Don’t put photos online late at night
Remember a previous article we wrote: Why Did I Put That On Facebook? The work’s do is a perfect example where you do not want to be waking up in the morning with that horrible feeling inside where you know you were uploading photos to Facebook at the party the night before. It could be embarrassing pictures of yourself or, even worse, it could be embarrassing photos of some of your workmates or your boss. What seems like hilarious good fun on the night doesn’t necessarily carry over to the following days and weeks.
Remember, your work’s do is still work. Anything too embarrassing that shows up on your Facebook account in public could see you facing disciplinary proceedings or, even worse, you could lose your part time job that you have worked so hard to secure.
Leave before the end before it gets too out of hand
How lovely it would be to be able to go to work the day after the Christmas party or other social get together and go into the office knowing you did nothing wrong. If you are worried about being the topic of everyone’s post-party conversations when you return to your part time job, you could make sure you leave the party early so that that doesn’t happen.
There are lots of valid reasons you could give for leaving early. Maybe your partner needs to pick you up early because they need to go to work early the following day. Perhaps you have to be back to babysit. And if you really can’t come up with a good reason to make your exit before the real drinking begins, you could always get a friend to call you with ‘an emergency.’ You then need to leave to go and help your friend out.
The work’s do is not all doom & gloom!
Yes, you would be forgiven for thinking the office Christmas party and other social gatherings to do with part time jobs are events to avoid like the plague. Of course that is not the case. Everything above is just a list of the possible pitfalls and how you can best avoid them. And if everything goes well:
- Behave in the appropriate way and the office party can be a great place to let your hair down and also get to know your work colleagues and bosses better. You are in a more relaxed environment, away from the workplace and your workmates and superiors are likely to be feeling more relaxed, too. You will probably see a whole new side to some people and even maybe discover some people you thought were a bit quiet and boring have a completely different personality outside of work. These events are a great way to get to know more about other people’s interests apart from what they just do at work all day.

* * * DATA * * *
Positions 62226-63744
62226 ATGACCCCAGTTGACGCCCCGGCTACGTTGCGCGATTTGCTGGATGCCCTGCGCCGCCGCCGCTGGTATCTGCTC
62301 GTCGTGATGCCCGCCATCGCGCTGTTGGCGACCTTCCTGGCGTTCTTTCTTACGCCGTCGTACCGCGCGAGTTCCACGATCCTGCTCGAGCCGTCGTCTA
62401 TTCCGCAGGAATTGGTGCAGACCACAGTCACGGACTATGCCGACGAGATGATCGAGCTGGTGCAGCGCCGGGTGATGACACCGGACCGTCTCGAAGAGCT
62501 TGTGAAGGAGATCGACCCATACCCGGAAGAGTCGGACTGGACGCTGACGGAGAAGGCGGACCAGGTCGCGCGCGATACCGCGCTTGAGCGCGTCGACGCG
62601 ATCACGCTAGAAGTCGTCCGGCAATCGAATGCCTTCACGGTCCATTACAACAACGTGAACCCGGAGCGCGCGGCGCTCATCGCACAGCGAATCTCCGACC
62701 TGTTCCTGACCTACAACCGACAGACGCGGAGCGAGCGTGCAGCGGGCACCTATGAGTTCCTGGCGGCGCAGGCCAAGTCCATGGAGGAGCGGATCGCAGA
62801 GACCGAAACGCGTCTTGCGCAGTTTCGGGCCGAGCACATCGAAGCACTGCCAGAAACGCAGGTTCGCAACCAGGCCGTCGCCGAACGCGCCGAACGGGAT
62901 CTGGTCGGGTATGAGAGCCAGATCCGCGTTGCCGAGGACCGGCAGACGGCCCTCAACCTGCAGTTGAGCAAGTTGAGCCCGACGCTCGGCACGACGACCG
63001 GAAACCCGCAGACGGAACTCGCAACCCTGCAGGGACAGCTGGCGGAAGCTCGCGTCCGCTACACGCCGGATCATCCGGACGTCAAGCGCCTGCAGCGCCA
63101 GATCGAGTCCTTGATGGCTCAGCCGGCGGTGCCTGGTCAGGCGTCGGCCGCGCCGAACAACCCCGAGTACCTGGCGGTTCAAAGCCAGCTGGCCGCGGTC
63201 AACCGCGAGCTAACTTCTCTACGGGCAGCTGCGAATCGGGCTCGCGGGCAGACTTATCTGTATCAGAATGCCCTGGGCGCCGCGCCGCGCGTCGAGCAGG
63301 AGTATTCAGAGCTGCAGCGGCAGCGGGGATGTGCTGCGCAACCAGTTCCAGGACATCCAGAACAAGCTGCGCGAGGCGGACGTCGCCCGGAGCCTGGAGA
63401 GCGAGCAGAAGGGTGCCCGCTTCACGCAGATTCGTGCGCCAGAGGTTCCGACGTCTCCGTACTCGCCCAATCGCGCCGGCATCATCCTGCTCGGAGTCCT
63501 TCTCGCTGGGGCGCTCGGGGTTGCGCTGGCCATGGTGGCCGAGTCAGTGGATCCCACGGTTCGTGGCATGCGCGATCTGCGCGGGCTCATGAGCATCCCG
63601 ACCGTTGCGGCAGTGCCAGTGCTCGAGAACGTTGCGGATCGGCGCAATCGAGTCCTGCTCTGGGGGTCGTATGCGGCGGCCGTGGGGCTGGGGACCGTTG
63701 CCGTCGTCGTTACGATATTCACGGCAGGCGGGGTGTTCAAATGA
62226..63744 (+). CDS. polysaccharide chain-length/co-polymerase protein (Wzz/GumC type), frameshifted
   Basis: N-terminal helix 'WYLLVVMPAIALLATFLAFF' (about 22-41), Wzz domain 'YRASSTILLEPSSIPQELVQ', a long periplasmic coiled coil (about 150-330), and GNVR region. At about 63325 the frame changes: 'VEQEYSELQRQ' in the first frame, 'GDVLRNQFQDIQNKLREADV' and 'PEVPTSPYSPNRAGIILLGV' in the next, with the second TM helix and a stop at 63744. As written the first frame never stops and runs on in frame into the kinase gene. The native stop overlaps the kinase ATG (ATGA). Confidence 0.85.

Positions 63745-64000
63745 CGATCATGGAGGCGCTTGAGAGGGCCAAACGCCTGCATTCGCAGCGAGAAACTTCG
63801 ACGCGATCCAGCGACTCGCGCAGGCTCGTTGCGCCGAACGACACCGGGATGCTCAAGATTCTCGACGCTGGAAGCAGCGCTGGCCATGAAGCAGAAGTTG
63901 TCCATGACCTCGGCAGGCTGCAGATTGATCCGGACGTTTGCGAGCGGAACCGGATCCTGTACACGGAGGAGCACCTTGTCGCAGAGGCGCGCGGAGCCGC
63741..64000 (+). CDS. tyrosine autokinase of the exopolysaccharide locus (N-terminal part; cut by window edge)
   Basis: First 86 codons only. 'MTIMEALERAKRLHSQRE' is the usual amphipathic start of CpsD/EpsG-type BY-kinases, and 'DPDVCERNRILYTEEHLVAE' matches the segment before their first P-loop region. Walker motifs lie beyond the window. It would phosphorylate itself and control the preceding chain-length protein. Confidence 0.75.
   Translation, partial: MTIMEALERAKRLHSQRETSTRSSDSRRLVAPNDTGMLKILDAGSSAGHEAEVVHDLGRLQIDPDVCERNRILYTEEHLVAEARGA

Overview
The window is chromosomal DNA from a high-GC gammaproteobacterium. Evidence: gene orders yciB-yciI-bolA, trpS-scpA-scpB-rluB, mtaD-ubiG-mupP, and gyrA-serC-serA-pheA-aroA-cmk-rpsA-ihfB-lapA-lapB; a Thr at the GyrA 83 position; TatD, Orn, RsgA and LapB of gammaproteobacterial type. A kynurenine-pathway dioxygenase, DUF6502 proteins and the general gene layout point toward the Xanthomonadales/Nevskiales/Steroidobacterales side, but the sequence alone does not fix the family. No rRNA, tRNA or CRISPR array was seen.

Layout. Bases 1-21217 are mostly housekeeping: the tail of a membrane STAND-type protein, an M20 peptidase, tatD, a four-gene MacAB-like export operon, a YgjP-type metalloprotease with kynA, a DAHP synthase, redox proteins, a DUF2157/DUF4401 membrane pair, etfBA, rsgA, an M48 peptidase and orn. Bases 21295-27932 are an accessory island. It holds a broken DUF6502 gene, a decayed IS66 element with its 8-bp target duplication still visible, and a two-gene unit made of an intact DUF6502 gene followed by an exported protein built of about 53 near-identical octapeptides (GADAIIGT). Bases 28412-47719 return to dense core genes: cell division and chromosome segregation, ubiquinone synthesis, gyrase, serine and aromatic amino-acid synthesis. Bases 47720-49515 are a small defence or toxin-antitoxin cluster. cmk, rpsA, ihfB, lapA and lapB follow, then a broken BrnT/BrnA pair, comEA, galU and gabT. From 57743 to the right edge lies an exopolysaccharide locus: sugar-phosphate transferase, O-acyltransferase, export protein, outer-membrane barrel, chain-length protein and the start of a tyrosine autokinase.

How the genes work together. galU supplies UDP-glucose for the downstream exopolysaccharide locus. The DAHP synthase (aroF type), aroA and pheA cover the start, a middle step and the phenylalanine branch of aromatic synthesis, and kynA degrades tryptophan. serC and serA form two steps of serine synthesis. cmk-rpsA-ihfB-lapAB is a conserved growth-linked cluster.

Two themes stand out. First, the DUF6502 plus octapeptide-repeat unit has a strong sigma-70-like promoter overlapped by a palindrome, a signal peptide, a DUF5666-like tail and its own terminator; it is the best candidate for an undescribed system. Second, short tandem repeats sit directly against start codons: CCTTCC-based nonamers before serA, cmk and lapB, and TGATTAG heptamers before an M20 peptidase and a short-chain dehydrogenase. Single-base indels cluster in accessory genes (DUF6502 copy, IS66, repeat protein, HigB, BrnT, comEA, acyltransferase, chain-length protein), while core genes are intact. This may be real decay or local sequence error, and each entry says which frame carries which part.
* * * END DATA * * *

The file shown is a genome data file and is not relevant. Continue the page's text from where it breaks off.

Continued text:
- Social gatherings give you the opportunity to network. If your are working part time, you might not see other colleagues if they work different shifts to you. Network with them as well as superiors. If you are using your part time job as a stepping stone to further your career, the Christmas do or quarterly social get together could be the perfect time to make management aware of this.
- Depending on where your part time job is and how kind your boss is, some companies pay for the staff Christmas party and other social events. This is the time to make the most of company generosity. Free food and drink all night – that’s got to be worth a little bit of your time. Some companies even allow partners to these events and pay for a stopover in a hotel. If that’s the case, this your ideal opportunity to enjoy a night away with your partner.
In conclusion, follow our tips, play your cards right at the work’s do and, not only do you get to listen to the gossip about what other people have done the night before, you could well have gained yourself a promotion within your part time job.